Bay Area activists protest slow federal response to monkeypox as cases increase

ByAnser Hassan KGO logo
Tuesday, July 19, 2022
Protests over slow monkeypox federal response
Activists say that because the federal government failed to respond urgently, we are seeing an unnecessary spread of the monkeypox virus.

SAN FRANCISCO (KGO) -- As the rates of monkeypox continue to increase in San Francisco, many community activists are demanding more be done at the federal level.

On Monday, they held a small protest rally at the regional office of the U.S. Department of Health and Human Services near downtown San Francisco.

"We need the federal government to do what it needs to do and give the state of California, the city of San Francisco, the communities across the state, the resources that we need to keep our communities safe. We demand it!" said one of the speakers.

The demand from community groups is that federal agencies step up engagement, education, testing and treatment around the monkeypox virus.

RELATED: Marin Co. confirms 2 new monkeypox cases as CDC addresses data, concerns nationally

ABC7 talked to Will Hutcheson, a Brooklyn fitness coach with a confirmed case of monkeypox,

"Because government agencies have failed to respond with urgency, we are seeing unnecessary spread of this disease," says Vinny Eng. He is the Director of Policy and Advocacy at Safer Together, a COVID response organization.

One of the main concerns is the lack of vaccines.

California State Senator Scott Wiener, who spoke at the rally, blames the FDA for failing to secure more vaccines years ago when public officials warned of a possible U.S. monkeypox outbreak.

Unlike the COVID vaccine, which has many manufacturers around the world, there is currently one only lab in Denmark that makes the monkeypox vaccine.

Senator Weiner says the company is willing to license it to other manufacturers. But even that will take time.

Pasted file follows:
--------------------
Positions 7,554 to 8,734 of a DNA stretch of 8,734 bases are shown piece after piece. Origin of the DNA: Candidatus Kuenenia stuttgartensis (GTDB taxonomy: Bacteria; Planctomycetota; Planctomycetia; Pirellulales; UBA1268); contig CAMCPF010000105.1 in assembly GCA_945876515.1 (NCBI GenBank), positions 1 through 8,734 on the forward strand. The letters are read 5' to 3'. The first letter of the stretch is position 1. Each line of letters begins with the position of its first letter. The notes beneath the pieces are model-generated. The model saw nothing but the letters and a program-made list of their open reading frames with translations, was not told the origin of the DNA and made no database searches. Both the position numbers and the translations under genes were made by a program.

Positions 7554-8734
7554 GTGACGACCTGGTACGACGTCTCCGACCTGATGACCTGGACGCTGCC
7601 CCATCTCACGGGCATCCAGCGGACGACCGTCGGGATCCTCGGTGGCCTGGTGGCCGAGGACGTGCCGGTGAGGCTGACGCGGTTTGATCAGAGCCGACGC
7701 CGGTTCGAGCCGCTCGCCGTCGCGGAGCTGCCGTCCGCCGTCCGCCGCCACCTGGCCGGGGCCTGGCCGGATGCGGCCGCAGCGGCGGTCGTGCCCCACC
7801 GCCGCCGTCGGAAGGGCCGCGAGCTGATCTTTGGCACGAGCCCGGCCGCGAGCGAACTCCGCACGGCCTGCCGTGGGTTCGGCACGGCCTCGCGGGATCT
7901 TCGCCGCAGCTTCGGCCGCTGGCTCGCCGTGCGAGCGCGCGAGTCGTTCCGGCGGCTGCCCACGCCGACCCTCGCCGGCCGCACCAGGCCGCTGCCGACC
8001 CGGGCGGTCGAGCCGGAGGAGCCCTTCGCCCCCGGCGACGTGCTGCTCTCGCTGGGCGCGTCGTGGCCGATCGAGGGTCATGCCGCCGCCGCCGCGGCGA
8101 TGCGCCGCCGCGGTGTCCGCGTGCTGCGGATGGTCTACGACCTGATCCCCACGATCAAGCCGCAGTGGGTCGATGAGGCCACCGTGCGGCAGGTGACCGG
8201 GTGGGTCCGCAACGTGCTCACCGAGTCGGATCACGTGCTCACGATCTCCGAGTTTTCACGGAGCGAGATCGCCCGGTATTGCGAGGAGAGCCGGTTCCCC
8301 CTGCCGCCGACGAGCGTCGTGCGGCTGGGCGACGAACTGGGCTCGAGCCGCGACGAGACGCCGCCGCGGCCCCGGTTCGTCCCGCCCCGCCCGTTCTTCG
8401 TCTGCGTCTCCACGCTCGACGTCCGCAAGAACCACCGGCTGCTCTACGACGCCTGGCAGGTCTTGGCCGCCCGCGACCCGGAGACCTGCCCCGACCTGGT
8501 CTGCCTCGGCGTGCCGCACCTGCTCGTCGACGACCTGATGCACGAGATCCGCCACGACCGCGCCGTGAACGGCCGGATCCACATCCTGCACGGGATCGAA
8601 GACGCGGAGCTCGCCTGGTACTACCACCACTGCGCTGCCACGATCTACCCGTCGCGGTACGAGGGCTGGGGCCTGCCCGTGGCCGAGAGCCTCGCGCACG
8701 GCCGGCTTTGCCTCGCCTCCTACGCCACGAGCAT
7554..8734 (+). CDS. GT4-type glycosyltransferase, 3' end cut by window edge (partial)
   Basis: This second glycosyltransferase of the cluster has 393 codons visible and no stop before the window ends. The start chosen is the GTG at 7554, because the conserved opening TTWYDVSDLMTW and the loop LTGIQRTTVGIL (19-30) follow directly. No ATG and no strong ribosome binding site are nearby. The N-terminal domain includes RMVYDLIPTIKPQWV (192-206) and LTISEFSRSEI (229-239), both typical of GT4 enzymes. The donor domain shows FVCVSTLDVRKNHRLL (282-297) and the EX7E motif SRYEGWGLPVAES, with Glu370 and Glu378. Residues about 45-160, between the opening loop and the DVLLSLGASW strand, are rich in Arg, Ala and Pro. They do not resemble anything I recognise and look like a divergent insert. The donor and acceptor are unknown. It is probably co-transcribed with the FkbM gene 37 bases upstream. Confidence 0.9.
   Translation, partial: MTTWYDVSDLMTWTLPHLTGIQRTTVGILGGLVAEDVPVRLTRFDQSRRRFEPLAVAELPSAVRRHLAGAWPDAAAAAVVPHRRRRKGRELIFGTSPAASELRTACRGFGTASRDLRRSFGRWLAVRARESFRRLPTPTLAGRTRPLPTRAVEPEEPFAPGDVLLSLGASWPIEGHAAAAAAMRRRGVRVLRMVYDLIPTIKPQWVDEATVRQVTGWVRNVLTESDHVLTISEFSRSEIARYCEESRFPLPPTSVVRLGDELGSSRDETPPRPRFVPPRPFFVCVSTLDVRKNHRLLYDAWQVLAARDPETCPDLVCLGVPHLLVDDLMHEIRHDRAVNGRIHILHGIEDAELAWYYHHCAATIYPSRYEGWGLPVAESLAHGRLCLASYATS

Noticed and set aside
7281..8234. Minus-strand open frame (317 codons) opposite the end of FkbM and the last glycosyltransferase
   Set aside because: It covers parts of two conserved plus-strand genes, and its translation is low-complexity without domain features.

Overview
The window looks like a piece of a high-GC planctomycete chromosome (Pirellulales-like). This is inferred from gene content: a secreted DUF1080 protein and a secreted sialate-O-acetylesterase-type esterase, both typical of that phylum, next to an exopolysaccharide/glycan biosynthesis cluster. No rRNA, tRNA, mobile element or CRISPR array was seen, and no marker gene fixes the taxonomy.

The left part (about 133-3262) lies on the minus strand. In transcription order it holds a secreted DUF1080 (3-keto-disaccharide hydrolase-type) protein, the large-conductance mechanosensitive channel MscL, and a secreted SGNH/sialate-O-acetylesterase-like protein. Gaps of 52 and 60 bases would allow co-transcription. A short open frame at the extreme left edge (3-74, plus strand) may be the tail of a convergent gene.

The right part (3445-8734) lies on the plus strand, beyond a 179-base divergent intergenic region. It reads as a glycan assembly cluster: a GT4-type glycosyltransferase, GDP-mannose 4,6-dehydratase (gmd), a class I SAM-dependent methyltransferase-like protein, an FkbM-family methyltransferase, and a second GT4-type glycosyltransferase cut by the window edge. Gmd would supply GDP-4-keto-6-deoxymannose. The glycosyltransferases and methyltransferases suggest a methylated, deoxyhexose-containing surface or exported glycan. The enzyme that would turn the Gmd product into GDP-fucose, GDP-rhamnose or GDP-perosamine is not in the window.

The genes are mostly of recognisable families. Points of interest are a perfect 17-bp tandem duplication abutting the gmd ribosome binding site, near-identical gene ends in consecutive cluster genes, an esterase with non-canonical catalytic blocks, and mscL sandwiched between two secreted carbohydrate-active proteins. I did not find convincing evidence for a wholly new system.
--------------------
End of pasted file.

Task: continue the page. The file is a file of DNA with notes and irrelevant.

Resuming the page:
"That does take a couple of months to get ramped up, but there are ways, not right today, but in the near future, to significantly ramp up production. And we have to do that!" says Wiener.

Weiner says San Francisco, along with New York City, are the epicenters of the U.S. outbreak.

RELATED: Monkeypox: Everything you need to know about origin, infection, vaccines, and treatment

Some at the monkeypox vaccine distribution pop-up event at Steamworks-Baths in Berkeley say they waited double the time because they didn't pay money.

Doctor Peter Chin-Hong, an infectious disease specialist at UCSF, says the United States is in allocating 144,000 new doses this week.

Of those, 14,000 are coming to California. San Francisco is expected to get 4,000 new doses - far short of the 35,000 the city has requested.

Chin-Hong says California has done a good job of distributing the vaccine where the need is greatest. He says part of the state's formula is tracking the number of cases of syphilis.

"Twenty-five percent of people with monkeypox have another sexually transmitted infection," explains Dr. Chin-Hong, adding that the number of syphilis cases, "gives you an idea of risk and what might be projected in the future."

But Eng says part of the failed response is to rely only on vaccines.

RELATED: SF leaders fear 'uncontrolled monkeypox spread' as frustration grows over federal response

"They can end the gatekeeping of testing. Testing is really important for breaking of transmission chain. They can expand and make it more easy access to anti-viral treatment," said Eng.

So far, monkeypox is mainly impacting the LGBTQ+ community. But activists are quick to point out that, like any virus, it can spill over to the general public and become endemic. Many are concerned that this not getting the attention it needs at the federal level.

"Getting people to understand what this virus is, how it spreads, how anybody can get it, is really important. It is not exclusive to any one community," says Nadia Rahman, Co-President of the San Francisco Women's Political Committee.

Now Streaming 24/7 Click Here

If you're on the ABC7 News app, click here to watch live